MENA - Corporate Crime and Investigations Round-Up

  • Market Insight 25 March 2024 25 March 2024
  • Middle East

  • Regulatory & Investigations

The corporate crime and regulatory enforcement landscape in the MENA region has experienced transformative changes throughout 2024, highlighting a concerted effort among the MENA nations to refine and fortify their legal frameworks against financial malfeasance. These developments have been characterized by enhanced enforcement of Anti-Money Laundering (AML) and Counter Terrorism Financing (CTF) measures, with initiatives aimed not only at protecting domestic financial systems but also at mitigating the risk of international censure by bodies such as the Financial Action Task Force (FATF).

United Arab Emirates (UAE)

The UAE has been instrumental in initiating proactive governance in the MENA region, achieving the delisting from FATF's grey list in early 2024. This accomplishment is a testament to the UAE's unwavering commitment to combating financial fraud.

A landmark case that captured attention within the UAE's DIFC1 Courts was the litigation involving AIG International Group UK Limited & Others v the Qatar Insurance Company. This case raised a single issue of law requiring the Court to interpret US-Iran sanctions and determine whether they would prohibit payment by the Claimants to the Defendant under various policies of reinsurance. The Claimants in this case sought a declaration of non-liability on the basis that payment of the sums claimed by the Defendant would expose them to a sanction, prohibition, or restriction under the US-Iran sanctions regime. This complex case highlighted the intricate balance between international legal obligations and local regulatory mandates. On 26 February 2024, the case was decided in favour of the Defendant, who had contended that the Claimants were not exposed to any sanction, prohibition, or restriction under the US sanctions regime.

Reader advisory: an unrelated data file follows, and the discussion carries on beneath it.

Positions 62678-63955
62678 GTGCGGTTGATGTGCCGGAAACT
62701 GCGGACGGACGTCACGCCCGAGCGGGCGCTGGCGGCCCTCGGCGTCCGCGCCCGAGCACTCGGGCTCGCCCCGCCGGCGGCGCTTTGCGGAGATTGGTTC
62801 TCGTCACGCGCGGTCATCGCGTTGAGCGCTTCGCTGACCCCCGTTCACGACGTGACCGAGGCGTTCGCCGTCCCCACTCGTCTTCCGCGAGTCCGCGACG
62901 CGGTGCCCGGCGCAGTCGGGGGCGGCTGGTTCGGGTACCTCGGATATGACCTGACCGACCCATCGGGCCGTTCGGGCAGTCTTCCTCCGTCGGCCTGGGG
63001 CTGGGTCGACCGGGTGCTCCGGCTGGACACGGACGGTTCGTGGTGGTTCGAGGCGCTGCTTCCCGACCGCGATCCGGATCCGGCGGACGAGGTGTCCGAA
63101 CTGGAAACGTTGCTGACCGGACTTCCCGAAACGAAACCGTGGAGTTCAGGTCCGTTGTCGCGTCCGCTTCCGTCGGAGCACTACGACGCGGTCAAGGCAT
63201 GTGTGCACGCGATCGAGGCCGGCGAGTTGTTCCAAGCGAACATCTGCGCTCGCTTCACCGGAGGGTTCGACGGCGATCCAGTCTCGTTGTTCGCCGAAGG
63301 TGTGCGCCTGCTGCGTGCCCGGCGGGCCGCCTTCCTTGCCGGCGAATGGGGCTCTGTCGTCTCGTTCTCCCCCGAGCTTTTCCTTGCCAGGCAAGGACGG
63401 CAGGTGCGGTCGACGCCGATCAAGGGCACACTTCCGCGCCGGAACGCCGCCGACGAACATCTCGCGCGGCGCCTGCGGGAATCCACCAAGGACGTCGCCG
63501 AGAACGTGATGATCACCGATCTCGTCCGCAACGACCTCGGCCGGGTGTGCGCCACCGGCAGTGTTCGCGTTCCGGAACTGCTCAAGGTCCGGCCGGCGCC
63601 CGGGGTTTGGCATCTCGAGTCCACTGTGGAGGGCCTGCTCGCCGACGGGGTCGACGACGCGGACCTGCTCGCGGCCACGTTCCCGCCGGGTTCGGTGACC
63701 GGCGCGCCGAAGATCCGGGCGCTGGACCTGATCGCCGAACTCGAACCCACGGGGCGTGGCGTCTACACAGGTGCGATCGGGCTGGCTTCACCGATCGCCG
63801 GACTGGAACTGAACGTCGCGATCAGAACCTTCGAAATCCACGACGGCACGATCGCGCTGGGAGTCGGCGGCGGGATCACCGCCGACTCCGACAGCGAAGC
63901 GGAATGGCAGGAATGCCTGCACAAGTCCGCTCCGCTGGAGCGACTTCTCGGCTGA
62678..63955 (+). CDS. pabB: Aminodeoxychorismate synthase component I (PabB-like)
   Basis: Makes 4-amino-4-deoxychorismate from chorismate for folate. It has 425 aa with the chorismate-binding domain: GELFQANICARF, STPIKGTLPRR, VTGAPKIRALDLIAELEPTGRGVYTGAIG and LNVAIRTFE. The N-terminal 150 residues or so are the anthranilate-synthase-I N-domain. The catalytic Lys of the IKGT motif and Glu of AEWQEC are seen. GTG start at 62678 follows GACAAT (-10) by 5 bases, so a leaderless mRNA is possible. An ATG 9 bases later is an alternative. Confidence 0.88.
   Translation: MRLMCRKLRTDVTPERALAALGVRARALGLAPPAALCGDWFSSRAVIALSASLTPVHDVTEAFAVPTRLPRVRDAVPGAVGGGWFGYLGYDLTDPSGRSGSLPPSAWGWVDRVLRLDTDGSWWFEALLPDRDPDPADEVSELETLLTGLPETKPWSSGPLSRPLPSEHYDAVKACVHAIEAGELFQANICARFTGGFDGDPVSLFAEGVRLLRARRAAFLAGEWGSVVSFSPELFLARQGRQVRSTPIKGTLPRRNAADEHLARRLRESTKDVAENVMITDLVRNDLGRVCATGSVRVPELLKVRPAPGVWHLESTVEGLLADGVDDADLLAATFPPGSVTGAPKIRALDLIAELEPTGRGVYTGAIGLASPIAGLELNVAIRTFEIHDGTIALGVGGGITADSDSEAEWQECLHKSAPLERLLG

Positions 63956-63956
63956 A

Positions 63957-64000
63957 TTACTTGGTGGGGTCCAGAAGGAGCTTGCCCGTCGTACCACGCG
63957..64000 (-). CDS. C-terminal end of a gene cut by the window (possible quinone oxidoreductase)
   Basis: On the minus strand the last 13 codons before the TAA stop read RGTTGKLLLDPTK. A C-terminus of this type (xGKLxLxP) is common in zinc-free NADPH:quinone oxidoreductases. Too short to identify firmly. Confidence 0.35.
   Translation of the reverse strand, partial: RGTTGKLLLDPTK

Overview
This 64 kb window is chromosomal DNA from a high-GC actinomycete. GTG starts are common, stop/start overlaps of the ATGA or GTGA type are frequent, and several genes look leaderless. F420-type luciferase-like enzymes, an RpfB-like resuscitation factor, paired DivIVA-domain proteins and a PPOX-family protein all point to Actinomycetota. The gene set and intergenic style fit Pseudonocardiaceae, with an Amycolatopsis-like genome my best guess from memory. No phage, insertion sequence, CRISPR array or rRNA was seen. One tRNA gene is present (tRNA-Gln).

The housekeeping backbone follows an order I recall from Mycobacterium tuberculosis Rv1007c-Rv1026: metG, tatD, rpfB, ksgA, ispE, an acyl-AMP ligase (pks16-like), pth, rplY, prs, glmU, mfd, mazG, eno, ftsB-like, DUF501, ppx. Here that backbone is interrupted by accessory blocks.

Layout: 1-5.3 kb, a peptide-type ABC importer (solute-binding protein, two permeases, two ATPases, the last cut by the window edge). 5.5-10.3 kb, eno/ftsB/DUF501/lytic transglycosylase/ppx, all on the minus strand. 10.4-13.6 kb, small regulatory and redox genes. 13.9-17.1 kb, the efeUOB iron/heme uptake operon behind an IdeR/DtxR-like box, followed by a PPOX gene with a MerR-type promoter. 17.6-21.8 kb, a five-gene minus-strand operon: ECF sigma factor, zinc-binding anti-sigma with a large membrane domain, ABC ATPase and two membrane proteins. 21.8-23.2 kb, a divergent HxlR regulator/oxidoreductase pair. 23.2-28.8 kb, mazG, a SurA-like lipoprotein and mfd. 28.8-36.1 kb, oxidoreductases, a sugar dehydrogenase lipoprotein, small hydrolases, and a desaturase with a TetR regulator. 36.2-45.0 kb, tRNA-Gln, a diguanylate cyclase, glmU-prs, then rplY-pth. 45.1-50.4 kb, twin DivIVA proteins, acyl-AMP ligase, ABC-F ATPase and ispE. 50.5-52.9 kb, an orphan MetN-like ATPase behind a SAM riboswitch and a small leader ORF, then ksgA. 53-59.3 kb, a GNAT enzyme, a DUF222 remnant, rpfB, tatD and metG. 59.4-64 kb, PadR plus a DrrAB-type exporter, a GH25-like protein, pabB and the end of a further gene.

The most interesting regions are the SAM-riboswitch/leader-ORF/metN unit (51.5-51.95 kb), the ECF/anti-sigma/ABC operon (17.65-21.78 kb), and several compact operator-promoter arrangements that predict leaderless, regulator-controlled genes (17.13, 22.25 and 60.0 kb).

Kingdom of Saudi Arabia (KSA)

In its relentless pursuit to purge financial and administrative corruption, Saudi Arabia has introduced several pivotal reforms. Notably, the Board of Grievances inaugurated the nation's first court dedicated to adjudicating corruption-related cases within government entities in Riyadh. This initiative represents a significant stride towards institutionalising the fight against corruption.

Moreover, the partnership between Saudi Arabia's National Anti-Corruption Commission (Nazaha) and its Malaysian equivalent to facilitate the exchange of practices and expertise in combatting corruption, underscores an international collaborative approach towards enhancing anti-corruption measures, thereby reflecting a mutual aspiration to foster diplomatic ties and share best practices in combating corruption.


Qatar's rigorous amendment of AML laws exemplifies the region's trend towards adopting more comprehensive regulatory frameworks. The conviction of Qatar's former finance minister for laundering over USD 5 billion marks a stark reminder of the severe repercussions awaiting those involved in financial crimes, reinforcing Qatar's strict enforcement stance.


In juxtaposition to the MENA region's concerted focus on financial crimes, Africa confronts a broader spectrum of corporate wrongdoing. From Nigeria's ministerial scandal involving the diversion of humanitarian funds to South Africa's deteriorating corruption perception index, these incidents illuminate the persistent challenges of governance and the imperative for robust anti-corruption initiatives.

This compilation of corporate crime and investigations across the MENA region reveals a dynamic evolution of legal and regulatory landscapes. The collaborative and determined efforts to enhance AML and CTF protocols, alongside decisive judicial and regulatory interventions, signify a collective commitment to fostering a transparent, accountable, and secure financial system in the region.

1The Dubai International Financial Centre


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